This article originally appeared on The Film Experience
New and innovative films inevitably bring out imitators. 2018’s Searching is the obvious predecessor to Profile, the new film from Russian filmmaker (and Searching producer) Timur Bekmambetov. While the film ratchets up the tension to almost unbearable levels, the film’s script issues and over-dramatic characterizations turn this film into a bloated mess, albeit a watchable one.
Valene Kane stars as Amy Whittaker, a struggling freelance journalist who has an idea for a story: what if she can get recruited by Syrian jihadists in order to discover their tactics? Amy creates a fake Facebook profile under the name Melody Nelson and begins liking ISIS videos, hoping to gain attention. In almost no time at all, “Melody” is befriended by Bilel (Shazad Latif), a London-born ISIS member living in Syria.
Amy tells her editor Vick (Christine Adams) about the story and gets the green light to proceed. Using her research skills and YouTube tutorials, Amy begins transforming herself into a young Islamic convert living in London to contact Bilel face-to-face (through Skype). Amy, as Melody, interacts more and more with Bilel, endearing herself to him as he attempts to gain her trust and get her to Syria. All the while, Amy attempts to navigate her dual life as the line between Amy and Melody becomes increasingly blurred.
The entirety of the narrative takes place on Amy’s desktop, and secondarily as recaps each the day’s activities. The film never strays from her computer and we do not view any other perspective than that of Amy’s desktop. The majority of the film takes place through Skype calls.
Amy is shown to be a neurotic and inconsistent character. One moment, she is the absolute driving force behind this story, and the next she is screaming in fear of the potential dangers. Other times, she seems exasperated while the next moment she is shown putting every ounce of effort into her story. Kane plays this character relatively straight and shifts between Amy’s looseness to the more timid and reserved Melody. Her main trait to seem younger is to heighten and quiet her voice, and it mostly blends in.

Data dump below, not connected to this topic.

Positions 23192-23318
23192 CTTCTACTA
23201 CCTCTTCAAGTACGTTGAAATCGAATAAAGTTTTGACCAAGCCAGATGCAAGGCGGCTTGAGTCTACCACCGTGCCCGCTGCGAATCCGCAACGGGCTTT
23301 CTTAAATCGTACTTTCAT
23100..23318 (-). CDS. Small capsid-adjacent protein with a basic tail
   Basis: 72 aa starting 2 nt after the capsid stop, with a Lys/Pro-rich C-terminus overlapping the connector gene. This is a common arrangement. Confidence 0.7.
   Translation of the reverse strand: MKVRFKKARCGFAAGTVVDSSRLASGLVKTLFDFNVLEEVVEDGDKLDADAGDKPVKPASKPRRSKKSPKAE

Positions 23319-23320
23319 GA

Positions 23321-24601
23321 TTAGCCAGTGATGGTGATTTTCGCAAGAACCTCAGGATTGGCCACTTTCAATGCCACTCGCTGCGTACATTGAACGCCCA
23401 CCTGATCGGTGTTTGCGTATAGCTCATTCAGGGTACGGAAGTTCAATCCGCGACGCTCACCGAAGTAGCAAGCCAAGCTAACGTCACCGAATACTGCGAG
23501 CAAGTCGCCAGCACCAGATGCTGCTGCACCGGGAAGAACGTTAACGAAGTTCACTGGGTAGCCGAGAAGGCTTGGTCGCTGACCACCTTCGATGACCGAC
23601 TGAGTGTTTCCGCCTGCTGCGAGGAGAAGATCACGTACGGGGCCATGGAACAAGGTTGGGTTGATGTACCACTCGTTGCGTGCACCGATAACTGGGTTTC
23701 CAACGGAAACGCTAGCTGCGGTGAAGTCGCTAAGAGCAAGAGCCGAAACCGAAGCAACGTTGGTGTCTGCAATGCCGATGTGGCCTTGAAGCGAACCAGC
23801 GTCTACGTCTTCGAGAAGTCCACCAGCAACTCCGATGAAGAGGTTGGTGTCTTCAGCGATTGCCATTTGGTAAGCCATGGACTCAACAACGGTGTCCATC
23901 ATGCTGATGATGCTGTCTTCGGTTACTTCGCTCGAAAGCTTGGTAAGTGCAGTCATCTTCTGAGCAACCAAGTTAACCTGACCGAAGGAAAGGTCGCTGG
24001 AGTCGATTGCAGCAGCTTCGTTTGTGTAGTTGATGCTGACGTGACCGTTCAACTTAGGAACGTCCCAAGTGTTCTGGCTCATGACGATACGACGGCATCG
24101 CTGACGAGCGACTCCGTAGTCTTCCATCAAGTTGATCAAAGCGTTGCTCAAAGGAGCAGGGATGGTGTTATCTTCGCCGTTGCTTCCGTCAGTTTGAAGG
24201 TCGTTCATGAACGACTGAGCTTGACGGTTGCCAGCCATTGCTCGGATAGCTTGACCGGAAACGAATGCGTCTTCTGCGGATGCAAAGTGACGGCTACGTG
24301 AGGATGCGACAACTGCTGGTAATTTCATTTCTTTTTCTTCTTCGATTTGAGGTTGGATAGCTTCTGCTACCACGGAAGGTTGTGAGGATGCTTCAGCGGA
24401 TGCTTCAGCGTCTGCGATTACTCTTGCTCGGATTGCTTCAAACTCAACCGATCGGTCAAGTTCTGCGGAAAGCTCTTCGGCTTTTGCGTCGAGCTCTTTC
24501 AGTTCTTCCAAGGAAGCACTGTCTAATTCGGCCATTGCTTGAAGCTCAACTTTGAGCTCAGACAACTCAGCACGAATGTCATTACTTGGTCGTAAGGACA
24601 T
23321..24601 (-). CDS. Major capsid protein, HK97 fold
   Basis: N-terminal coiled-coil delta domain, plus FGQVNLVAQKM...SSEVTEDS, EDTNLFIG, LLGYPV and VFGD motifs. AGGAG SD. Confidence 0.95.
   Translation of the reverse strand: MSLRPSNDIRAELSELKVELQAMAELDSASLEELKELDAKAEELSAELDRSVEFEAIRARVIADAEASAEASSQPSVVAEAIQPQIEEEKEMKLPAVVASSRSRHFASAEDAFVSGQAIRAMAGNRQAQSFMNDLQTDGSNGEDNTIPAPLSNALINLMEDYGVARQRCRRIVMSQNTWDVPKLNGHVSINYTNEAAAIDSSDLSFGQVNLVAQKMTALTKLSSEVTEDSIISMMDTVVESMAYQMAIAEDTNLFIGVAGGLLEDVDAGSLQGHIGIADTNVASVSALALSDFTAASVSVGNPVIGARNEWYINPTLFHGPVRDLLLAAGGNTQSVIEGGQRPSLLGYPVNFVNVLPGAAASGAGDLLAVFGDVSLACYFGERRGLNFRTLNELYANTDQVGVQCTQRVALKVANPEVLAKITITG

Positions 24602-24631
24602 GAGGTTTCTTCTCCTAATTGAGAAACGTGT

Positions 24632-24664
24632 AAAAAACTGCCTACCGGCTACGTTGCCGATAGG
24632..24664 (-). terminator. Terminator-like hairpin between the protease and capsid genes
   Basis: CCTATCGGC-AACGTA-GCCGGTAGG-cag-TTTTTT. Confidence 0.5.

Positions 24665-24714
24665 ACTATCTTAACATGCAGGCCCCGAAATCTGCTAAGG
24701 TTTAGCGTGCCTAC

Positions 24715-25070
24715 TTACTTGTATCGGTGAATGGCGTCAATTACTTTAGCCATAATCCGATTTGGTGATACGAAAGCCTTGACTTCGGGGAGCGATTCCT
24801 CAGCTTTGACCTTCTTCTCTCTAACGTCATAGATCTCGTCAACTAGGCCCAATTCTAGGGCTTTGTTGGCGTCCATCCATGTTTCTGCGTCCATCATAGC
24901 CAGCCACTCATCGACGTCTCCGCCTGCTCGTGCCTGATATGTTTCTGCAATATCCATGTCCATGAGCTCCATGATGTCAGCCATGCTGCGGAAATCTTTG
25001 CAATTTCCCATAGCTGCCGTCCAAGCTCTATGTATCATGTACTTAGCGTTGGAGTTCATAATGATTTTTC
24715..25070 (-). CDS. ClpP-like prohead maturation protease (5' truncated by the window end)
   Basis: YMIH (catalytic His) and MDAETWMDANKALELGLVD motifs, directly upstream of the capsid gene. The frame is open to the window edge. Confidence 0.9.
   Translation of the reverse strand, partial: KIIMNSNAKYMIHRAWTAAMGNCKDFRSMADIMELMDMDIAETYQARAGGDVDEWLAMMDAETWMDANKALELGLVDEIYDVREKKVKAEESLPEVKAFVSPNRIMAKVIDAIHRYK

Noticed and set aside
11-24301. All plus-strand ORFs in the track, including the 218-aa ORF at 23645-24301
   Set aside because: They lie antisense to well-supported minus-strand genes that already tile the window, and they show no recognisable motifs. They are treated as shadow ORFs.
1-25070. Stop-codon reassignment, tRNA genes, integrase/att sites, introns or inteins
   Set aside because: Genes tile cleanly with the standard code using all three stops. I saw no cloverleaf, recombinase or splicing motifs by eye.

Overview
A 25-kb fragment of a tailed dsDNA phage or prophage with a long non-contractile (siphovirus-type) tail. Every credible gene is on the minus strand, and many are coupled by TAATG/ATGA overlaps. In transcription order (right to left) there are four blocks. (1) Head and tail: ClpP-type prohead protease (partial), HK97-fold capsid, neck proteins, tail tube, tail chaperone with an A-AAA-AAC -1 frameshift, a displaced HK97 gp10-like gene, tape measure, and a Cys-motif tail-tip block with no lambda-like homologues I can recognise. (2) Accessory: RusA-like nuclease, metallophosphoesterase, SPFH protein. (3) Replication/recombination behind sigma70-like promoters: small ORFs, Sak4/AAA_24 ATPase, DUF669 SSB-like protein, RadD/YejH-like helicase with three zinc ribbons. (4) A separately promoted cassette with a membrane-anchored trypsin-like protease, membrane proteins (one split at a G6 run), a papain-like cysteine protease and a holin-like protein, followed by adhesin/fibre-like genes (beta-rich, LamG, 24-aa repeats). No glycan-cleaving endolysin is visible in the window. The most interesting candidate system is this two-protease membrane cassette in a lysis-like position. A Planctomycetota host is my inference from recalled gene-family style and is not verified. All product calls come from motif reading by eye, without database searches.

Latif has the much trickier role of humanizing a terrorist, but his entire disposition is to exude charm. He is quick-witted and compliment heavy while giving backstory to his character without truly showing why he would go to such extremes. The conclusion to Bilel as a character is unsurprising, but Latif does such a good job, you don’t put any faults on to the actor.
Just as was the case with Searching, it takes a while to get accustomed to the general conceit. I watched the film on a large living room television, and still had to strain to see the small text dialogue through instant messenger chats. It takes about 30 minutes, but the strangeness wears off, or the film begins to get comfortable with the new environment. Once the viewer moves past, the film’s final third is a masterclass of tension, where you feel true terror for the potential of Amy’s safety. Her previous research has shown how dangerous things can get for women like Melody and the film puts you into this situation where it seems like violence could happen at any moment.
The film’s main problem is the problem most films have about journalism: objectivity and journalistic standards. Amy gets so deep into the role of Melody that she begins falling in love with Bilel. Also, despite the dangers she keeps getting herself into, Amy keeps pushing despite her own concerns and the repeated demands to stop by Vick. Additionally, Amy’s life is so obsessed with Bilel, that she disconnects from her friends and boyfriend; hammering home the cliche of the lack of a work/life balance. While the film wants to reinforce the ends justifying the means, Amy ignores every possible journalistic foundation on her way to gaining information.
While an entertaining watch, Profile falls short of reaching greater heights due to poor characterization and cliched ethics. You would think Bekmambetov would have learned the key to Searching‘s success lied in the strongly-written characters and not the innovation of its narrative.